On May 14, 2012, the US District Court for the District of Columbia granted the plaintiffs' motion for summary judgment and denied the defendant's motion. The court held that the Board lacked authority to adopt the final rule because a quorum of its Members did not participate in the vote.
Under the Labor Management Relations Act (LMRA), three members of the Board constitute a quorum. The Board did not have a quorum when it voted to approve the final rule on December 16, 2011, because Member Hayes did not participate in the voting process. Although Member Hayes did not have to cast a vote to form a quorum, he had to be present for the vote. Member Hayes was notified of the vote, but he took no action, and was only given several hours to make his decision. Furthermore, when no vote or acknowledgment was received from Member Hayes, he was not requested to provide one, which is contrary to Board practice. The court held that Hayes's actions were the equivalent of a failure to attend the vote. Therefore, only two members were present when the final rule was approved.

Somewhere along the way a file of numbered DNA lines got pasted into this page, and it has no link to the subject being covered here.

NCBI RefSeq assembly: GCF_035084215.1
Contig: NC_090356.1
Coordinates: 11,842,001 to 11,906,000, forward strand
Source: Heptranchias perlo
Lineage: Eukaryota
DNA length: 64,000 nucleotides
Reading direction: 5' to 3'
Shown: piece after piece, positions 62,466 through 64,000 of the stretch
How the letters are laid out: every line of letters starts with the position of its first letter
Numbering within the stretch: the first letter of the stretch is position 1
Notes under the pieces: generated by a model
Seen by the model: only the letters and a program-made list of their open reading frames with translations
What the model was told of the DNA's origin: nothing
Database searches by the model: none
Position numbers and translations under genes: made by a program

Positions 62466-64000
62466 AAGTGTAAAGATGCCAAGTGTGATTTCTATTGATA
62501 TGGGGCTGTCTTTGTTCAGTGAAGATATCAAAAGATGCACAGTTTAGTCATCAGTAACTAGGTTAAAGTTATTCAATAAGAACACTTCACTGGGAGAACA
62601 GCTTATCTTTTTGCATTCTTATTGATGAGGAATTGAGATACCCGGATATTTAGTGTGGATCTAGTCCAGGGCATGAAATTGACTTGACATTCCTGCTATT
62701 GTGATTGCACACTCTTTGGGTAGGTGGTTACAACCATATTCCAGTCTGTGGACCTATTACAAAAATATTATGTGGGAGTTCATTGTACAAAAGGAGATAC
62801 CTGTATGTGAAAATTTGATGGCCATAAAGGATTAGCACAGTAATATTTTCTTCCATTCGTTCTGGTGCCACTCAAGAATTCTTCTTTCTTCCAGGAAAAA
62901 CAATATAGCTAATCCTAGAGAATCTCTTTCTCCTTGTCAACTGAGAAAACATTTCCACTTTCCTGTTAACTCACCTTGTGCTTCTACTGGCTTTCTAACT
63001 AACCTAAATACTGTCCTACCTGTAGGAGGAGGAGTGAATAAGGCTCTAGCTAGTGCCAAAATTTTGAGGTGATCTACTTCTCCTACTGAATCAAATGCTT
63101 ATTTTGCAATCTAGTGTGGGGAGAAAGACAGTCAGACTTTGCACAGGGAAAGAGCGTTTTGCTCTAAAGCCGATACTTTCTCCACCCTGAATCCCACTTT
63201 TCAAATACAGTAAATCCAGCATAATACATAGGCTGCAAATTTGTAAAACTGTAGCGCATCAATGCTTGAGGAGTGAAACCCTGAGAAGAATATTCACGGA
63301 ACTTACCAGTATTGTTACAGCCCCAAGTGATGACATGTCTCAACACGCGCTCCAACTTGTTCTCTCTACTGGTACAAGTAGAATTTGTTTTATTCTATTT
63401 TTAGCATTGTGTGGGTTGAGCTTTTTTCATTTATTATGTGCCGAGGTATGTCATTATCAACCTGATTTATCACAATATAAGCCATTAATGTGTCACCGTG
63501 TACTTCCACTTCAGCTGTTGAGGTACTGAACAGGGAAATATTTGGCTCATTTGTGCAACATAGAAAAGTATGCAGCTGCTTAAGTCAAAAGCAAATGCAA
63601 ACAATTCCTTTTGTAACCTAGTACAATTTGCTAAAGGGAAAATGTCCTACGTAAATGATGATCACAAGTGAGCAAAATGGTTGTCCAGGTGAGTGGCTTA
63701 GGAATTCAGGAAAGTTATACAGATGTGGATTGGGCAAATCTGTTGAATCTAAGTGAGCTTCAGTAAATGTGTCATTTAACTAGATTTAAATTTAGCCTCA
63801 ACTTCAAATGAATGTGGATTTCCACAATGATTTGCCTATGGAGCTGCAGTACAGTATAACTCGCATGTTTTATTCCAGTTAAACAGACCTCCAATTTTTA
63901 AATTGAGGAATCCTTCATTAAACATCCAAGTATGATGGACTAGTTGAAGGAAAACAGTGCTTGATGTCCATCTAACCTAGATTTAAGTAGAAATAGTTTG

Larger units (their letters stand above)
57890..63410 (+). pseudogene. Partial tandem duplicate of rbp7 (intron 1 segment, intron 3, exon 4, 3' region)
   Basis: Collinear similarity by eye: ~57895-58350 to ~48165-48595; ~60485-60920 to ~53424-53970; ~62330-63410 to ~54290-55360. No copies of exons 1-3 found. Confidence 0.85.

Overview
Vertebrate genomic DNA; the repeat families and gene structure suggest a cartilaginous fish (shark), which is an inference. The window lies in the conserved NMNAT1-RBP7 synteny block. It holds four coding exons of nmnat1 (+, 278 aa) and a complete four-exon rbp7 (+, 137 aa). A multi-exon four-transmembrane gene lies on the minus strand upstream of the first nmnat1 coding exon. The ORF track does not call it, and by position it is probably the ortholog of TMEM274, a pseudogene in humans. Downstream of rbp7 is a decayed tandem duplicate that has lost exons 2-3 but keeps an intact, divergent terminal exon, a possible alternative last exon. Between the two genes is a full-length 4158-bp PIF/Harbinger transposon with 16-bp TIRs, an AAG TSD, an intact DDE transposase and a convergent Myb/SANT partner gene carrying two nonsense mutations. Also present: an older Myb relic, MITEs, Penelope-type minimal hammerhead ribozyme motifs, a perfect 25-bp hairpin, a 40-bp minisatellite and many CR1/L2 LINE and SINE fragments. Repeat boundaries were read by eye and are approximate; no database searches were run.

The court explained that this case would have been closer if:
Member Hayes had:
expressly indicated his intention to abstain from the vote; or
acknowledged his receipt of the notification.
A member of the NLRB contacted Hayes to seek his response to the notification.
A substantial period of time passed following the circulation of the rule to the Members.
The court held that Member Hayes could not be counted toward the quorum merely for being a member of the Board. Under Board precedent, a Board member may not be counted toward a quorum simply because he holds office. Nor did it matter that Member Hayes was notified that the rule was going to be put to a vote, because he was still required to participate in the voting process in some way.
Furthermore, Member Hayes's dissenting opinion to the proposed rule did not satisfy the quorum requirement because no quorum existed when the rule was adopted.
Finally, it is irrelevant that a quorum of the Board was present for the promulgation of the publication order on December 15, 2011, because no rights or legal consequences flow from that order.
The court held the rule is invalid for failure to adhere to the quorum requirement. The NLRB is a creature of statute, and the quorum requirement is an important limit on the agency's power to act.
The court ruled only on the quorum argument, and it took care to note that it was not ruling on the merits of the rule or the other arguments made by the parties. The court stated that the rule could be lawful if issued because of a legitimate vote.